Whenever I used to frown, my mom would say “Don’t do that, your face will stay that way.” She was right – the picture above is a self-portrait. That’s not true – I only mildly resemble a sharpei. But you do get my point. Depending upon the success of my nights in the arms of Morpheus (I love that line), I can wake up with a start, my brain flitting through the worries du jour, the have-tos that I neglected to do the day before (which I realize diminished their importance as obligations) and the ‘should have dones’ that didn’t even register. Once I have coffee, all bets are off and I wave the white flag because my mind begins to travel at a speed that has yet to be measured scientifically. Perhaps I have a bionic brain – the thoughts fly with the speed of sound, I just don’t necessarily get anywhere.
I’ve reached the point though where I can laugh at this (btw, in the picture above I am laughing – can you tell?). These exercises in self-flagellation are futile, and bear nothing like those scenes in “Fifty Shades Of Grey” where ostensibly everyone is enjoying the experience far more than me, and their vocalizations don’t resemble my “Oh damn” or “I can’t believe I forgot to do that – you dummy”. Sometimes I say things even worse, but no need to repeat them here.
Why do we do this to ourselves? We know better. We know it is better to step back, breathe, prioritize and discard the non-essential. I’ll go a step farther – we also know this is learned behavior, and as such can be ‘unlearned’. I think there is something self-reinforcing in experiencing this kind of stress. In a convoluted way it reminds us that we’re important, our contributions matter – within the circle of our life, our actions are critical to keeping the cosmic wheel turning. Is that enough of a motivator to keep stressing ourselves out? Um…no. Because in the final analysis, our ‘musts’ are not about fundamental survival, coordinating organ transplants (unless you’re an organ transplant doctor, in which case I apologize) or responding to life or death situations. We are creating this level of pressure in our own minds. It isn’t until the you-know-what hits the fan that we realize that we’ve been stressing over things that are overblown in our own minds.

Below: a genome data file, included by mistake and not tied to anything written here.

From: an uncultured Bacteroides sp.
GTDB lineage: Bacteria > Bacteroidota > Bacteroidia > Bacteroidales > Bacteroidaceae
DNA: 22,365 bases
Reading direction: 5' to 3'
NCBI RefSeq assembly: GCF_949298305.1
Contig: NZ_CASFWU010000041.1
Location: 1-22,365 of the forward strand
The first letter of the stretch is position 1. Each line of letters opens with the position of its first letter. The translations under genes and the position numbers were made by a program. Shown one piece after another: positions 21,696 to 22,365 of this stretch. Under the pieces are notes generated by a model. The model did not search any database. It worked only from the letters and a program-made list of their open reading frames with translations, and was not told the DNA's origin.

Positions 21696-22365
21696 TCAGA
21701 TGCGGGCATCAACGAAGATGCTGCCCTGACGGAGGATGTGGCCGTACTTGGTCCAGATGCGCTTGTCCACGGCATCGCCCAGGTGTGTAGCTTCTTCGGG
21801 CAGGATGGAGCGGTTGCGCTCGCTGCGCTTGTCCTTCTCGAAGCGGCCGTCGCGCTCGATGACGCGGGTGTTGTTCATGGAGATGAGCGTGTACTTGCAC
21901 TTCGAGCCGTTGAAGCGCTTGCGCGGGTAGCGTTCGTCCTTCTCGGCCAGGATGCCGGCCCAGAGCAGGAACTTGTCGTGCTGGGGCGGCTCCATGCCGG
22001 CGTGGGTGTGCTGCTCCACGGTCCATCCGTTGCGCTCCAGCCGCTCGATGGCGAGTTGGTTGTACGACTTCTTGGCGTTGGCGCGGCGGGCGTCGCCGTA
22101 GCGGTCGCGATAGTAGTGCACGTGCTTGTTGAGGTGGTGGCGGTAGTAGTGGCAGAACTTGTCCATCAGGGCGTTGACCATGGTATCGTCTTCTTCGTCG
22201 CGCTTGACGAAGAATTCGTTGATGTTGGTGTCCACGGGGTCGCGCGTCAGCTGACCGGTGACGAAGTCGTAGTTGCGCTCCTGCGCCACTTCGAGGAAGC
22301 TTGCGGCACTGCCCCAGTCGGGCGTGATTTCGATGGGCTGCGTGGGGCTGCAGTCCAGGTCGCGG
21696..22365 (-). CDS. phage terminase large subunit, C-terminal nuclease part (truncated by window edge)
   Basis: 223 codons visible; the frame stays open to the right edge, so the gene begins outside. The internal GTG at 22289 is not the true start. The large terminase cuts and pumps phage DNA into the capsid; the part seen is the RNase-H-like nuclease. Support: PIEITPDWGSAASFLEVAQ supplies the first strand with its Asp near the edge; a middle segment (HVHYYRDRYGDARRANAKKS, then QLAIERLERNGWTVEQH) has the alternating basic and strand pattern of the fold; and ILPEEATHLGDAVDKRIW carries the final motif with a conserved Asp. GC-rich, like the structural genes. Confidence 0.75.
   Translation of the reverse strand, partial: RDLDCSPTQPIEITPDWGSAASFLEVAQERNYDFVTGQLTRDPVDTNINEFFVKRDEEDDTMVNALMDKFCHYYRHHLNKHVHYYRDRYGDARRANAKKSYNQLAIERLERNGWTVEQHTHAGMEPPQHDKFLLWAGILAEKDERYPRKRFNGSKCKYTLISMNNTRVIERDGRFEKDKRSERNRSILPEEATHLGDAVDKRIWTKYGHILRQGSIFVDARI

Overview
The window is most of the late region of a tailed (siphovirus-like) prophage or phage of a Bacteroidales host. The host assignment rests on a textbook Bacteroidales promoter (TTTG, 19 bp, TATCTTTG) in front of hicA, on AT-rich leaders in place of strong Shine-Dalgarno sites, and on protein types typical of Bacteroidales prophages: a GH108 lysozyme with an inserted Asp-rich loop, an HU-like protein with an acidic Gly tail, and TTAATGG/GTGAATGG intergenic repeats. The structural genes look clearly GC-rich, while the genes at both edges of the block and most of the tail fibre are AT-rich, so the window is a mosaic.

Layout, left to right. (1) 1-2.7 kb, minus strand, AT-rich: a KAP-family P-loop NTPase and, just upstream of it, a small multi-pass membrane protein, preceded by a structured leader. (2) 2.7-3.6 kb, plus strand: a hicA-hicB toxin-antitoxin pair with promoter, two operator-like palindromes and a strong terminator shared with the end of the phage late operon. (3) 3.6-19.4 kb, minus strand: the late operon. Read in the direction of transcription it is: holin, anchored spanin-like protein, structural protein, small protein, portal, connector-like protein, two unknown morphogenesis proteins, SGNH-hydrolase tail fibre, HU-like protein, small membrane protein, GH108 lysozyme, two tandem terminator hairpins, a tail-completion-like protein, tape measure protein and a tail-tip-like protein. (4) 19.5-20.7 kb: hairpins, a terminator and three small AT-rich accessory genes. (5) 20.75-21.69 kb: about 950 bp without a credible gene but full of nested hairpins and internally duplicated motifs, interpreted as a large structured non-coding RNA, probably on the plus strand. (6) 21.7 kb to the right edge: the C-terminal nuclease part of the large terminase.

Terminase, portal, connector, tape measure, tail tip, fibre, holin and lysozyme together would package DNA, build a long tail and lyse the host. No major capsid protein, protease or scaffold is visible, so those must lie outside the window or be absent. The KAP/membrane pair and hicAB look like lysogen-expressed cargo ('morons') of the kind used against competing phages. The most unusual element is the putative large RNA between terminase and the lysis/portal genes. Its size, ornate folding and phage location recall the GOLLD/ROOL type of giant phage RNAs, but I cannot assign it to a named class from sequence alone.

We are making ourselves slightly crazy. And our sanity rests to a large degree in our perception of how big our requirements loom. If we accept that every routine day is inevitably disrupted multiple times, some things don’t go as planned and other events are out of our control. So be it. Perhaps we can gain some control over what we choose to get exorcised about. Maybe today we can start our day differently – committing to ourselves that as involved as we are going to get in our day, we are not going to let it gain zombie-control over our life (my understanding is that once you give a zombie control of anything, they pretty much grab the whole enchilada). When our tendency is to over-react to the problems in front of us, instead we will create some distance so that we can look at them for what they really are. One challenge at a time, fix it and move on. Maybe we can honestly acknowledge the days that seem to pass without asap incidents or increases in blood pressure, for there are those too – and it doesn’t mean you’re not a diligent, capable and important.
Just try it and let me know how it goes. Let me know what happens when you take a step back instead of running directly into the fray. If I have any success with this, I’ll let you know too. Unless I am attacked by a zombie, in which case all bets are off.